A tech stack is the combination of hardware, software, methodologies and tools used to build a web or mobile app. It consists of the front end (client-side) and back end (server-side) technologies.
Well not anymore!
Not too long ago, some clever CEO’s realised they didn’t need ‘web developers’ anymore, because they could just copy paste from stack overflow, or get an AI to code for them… and that’s when everyone got their own tech stack.
There are tried and trusted ‘tech stacks’ for specific use-cases, workloads, budgets…
Using a battle tested stack can cut development time, reduce operational costs, and help you dodge common pitfalls.
A stack helps business owners, investors, employees and suppliers get on the same page.
It should be considered when defining Standard Operating Procedures and it can highlight the benefits, costs, capabilities and short comings of the business.
We’ve come to rely on cloud based productivity tools and subscription services to help run our businesses. In that spirit I’ve tried to include all off the tools and services we use at Teracore in our ‘tech stack.’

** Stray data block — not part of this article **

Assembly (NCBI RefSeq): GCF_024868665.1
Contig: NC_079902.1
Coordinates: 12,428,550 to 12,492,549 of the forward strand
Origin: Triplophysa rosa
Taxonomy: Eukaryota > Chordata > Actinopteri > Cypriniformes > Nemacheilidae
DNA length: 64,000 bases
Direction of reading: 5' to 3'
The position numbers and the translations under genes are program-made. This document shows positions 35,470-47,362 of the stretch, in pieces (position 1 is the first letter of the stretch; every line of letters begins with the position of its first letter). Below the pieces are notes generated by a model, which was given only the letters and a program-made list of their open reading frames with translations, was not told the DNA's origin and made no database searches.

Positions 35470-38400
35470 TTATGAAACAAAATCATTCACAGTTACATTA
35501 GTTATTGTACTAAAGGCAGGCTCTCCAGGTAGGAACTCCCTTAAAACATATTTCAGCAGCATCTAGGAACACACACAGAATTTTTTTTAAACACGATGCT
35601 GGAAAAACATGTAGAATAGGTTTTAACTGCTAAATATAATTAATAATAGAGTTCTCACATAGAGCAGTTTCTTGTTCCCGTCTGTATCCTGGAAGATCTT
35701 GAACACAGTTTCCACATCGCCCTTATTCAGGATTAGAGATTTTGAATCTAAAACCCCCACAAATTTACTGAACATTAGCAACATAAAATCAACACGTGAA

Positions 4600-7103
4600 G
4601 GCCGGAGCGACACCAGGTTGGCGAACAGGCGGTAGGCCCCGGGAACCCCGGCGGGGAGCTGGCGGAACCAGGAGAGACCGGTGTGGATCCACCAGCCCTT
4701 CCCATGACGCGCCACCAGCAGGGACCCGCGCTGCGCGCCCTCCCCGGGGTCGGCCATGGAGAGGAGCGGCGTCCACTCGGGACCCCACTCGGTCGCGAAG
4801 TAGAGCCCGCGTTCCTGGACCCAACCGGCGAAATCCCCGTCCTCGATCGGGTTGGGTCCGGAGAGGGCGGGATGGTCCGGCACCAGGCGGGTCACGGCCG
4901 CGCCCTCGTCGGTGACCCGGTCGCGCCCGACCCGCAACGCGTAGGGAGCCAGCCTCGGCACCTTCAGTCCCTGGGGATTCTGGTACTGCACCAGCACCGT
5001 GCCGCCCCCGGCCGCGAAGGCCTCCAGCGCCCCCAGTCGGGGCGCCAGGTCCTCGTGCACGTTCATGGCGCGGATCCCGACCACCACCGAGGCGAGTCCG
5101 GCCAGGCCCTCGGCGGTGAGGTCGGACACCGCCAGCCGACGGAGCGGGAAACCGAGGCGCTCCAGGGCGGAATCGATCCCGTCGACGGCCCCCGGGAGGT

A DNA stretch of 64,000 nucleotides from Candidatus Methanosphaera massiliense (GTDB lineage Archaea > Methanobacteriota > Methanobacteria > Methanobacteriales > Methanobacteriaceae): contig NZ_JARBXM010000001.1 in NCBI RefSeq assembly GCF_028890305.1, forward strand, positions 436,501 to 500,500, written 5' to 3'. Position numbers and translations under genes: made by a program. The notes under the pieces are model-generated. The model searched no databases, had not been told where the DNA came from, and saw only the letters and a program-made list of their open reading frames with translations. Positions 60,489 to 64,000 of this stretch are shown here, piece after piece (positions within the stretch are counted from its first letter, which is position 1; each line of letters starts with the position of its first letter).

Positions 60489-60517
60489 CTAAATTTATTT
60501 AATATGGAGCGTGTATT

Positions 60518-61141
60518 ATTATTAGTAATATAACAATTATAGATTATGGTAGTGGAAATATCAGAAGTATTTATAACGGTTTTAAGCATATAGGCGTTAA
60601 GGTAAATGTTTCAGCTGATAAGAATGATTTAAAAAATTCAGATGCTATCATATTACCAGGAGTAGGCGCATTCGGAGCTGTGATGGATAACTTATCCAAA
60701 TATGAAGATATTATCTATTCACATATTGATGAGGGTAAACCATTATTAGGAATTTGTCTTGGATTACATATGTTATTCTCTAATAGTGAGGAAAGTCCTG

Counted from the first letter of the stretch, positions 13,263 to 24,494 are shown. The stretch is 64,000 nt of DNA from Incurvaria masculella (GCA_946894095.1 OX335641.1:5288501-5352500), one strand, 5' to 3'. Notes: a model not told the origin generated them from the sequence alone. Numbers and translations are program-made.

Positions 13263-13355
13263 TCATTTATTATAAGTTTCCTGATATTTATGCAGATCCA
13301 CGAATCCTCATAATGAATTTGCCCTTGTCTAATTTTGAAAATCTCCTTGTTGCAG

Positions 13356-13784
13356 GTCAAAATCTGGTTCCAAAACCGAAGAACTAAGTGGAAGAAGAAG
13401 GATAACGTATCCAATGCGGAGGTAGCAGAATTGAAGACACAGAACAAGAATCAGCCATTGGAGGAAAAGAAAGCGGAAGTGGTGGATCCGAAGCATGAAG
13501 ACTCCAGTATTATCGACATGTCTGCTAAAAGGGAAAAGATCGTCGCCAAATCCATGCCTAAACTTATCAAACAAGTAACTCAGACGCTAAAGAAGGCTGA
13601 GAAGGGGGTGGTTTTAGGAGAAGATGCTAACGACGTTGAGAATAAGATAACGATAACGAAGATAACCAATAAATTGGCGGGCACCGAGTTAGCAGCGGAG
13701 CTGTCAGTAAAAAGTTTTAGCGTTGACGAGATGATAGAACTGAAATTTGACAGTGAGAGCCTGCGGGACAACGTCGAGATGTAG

If people know what you use, then it’s easier to do business with you!
It’s easier to service your clients if the software and processes you use are standardised across your company.
It’s easier to hire people because they know what skills they need to work with your tech stack.
It’s easier to find suppliers that already use the same tools you do, which means faster on-boarding and more opportunities to collaborate.
There are many examples of different ‘stacks’ that you can implement in your business.
When choosing new tech to add to your stack, you should aim for tools and services that have; an active developer community, a large customer base, or is highly rated for their level of support.
Tools that meet these requirements generally have higher adoption rates. Wider adoption means there are more people learning how to use, develop, and support these services.
This reduces the risk of you building a key component of your business around a tool that might not be around for very long.